In 2021 we welcome back Oakland-based shape-shifters, Kowloon Walled City, who release their fourth album and first since 2015’s Grievances, entitled Piecework.
Comprising of Scott Evans (vocals, guitars); Jon Howell (guitars); Ian Miller (bass); and Dan Sneddon (drums), Kowloon Walled City manage to blunt the sharp edges of noise rock, post-hardcore, math rock, and metal. Styles notorious of sparking aggression, however, through the themes which dominate Piecework, Kowloon Walled City move to pastures anew, presenting their songs with a new born emotional intensity.
Much of Piecework is inspired by the death of Evans’ father, whereby Kowloon Walled City’s architect found strength in the women in his life. The album title a reference to his grandmother, who spent 40 years working in a shirt factory in Kentucky while raising five children (“Still back again/talking through the dust/Talking about money/About the kids/For 40 years” – opening title track).
With off-kilter timing signatures and curling riffs that penetrate and rest under your skin, from the outset, Kowloon Walled City morph the aforementioned styles, resulting in a slow-motion sludge-like aesthetic. Essentially, it could be heralded as some new form of alt-metal for the bruised and downtrodden.
After the emotional storm rumbled in with the title track, Utopian is like some twisted atmospheric math rock thing, with riffs that are akin to treading on broken glass (“No dragging you back from the cold / No furious return / No lock, no heat, no chamber / No shoulder to carry you home/Where the ground lets go”).
Beautiful is the last word to describe a Kowloon Walled City song, but with Oxygen Tent, it’s exactly that (“You can take out the bad air/Until the earth is bare”, “Time slows for another year / As the smoke goes”, and “You never wanted to escape/Now you’re a stranger”). Here, Evans reaches to the depths of emotional sorrow, resulting in the most heartfelt song he has written yet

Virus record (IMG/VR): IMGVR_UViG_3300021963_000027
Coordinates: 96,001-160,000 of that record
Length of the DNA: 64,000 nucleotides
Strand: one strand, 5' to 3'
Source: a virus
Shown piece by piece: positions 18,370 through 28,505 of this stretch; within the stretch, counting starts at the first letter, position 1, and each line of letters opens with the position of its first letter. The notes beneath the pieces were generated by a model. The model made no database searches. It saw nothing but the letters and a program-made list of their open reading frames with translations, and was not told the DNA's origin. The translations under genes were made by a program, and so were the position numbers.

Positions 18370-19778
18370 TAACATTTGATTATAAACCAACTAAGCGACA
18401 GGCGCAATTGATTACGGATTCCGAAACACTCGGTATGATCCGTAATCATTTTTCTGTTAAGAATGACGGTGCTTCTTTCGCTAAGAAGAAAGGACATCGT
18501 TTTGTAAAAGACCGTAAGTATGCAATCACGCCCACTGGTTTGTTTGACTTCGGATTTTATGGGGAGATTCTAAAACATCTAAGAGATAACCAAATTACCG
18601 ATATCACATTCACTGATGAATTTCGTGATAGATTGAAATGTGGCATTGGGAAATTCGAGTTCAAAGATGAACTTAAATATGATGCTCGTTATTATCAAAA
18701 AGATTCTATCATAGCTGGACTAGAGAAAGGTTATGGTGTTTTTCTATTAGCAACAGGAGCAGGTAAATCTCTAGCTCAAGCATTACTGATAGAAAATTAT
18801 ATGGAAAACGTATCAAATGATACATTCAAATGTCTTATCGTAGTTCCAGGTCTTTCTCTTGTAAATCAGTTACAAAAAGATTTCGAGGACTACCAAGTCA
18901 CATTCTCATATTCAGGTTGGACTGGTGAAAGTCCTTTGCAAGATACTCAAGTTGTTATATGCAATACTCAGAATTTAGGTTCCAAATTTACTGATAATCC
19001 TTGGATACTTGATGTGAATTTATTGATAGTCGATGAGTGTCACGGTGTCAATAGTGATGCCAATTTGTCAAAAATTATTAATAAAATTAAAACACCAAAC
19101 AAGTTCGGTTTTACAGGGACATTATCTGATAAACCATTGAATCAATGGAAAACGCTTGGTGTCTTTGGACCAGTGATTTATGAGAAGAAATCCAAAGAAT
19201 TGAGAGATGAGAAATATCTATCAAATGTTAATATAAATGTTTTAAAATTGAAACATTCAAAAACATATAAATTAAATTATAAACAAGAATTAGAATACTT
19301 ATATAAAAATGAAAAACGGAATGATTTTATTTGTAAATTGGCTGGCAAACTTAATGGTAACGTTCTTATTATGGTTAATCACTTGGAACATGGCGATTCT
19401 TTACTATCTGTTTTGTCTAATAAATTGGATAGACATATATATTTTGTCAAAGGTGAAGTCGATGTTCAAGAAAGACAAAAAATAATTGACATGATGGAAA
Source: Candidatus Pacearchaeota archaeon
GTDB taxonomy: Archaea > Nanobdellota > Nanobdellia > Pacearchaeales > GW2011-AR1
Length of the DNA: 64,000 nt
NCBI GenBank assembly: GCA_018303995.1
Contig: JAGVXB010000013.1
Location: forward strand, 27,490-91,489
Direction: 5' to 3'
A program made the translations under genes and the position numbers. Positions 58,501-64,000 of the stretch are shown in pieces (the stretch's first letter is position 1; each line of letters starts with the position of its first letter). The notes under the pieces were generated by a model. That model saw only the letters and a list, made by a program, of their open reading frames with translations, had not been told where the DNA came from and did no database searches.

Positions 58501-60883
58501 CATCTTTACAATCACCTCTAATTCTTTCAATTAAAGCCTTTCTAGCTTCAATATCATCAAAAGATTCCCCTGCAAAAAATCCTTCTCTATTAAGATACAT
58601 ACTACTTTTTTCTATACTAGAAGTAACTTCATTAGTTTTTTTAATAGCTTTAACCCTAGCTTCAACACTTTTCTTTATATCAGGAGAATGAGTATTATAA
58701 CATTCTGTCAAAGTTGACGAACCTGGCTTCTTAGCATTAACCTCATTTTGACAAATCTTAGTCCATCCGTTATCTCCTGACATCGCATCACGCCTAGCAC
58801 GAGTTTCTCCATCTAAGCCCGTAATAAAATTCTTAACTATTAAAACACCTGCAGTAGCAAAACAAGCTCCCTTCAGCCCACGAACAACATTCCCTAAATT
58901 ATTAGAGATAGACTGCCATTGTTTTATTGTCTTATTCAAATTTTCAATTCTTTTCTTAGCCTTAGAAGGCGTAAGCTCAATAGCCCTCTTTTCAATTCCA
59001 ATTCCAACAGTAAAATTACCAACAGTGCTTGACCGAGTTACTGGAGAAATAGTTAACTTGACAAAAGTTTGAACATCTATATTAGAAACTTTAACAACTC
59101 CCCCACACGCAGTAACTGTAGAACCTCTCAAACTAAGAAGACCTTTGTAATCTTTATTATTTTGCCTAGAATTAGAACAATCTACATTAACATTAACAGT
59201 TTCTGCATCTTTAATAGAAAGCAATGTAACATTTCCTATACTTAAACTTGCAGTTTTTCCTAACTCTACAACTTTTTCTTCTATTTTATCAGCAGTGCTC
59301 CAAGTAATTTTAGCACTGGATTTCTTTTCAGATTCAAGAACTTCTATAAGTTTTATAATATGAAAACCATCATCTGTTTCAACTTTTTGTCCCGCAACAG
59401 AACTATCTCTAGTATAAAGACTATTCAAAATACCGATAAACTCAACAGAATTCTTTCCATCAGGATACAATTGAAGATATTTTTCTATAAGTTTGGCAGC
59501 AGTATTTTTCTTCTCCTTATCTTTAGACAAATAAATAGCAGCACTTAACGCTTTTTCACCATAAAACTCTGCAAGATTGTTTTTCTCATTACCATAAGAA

The spidery assault of You Had A Plan continues to fester in the bellows of despair (“Don’t kick the tyres/ We’re out of air”), while Splicing is the closest song that sounds like one of their loose contemporaries. In this case an anxious, hollow-eyed version of Daughters.
Normal service resumes with When We Fall Through the Floor; a slowcore drone-rock wander that drips with paranoia, slowly bleeding into Lampblack. It’s a fitting closer that, sonically, encapsulates what Kowloon Walled City have set out to do on Piecework, bathing in the grime their themes most certainly contain.
Whilst there are notable acknowledgements to the past, on Piecework, Kowloon Walled City are never fully immersed in it. The result is a band not sounding like anyone other than themselves, with Piecework being as vital as anything the band has produced.
In a year that has boasted many surprises, add Kowloon Walled City’s return to the list.
Piecework is out now via Neurot Recordings/Gilead Media. Purchase from Bandcamp.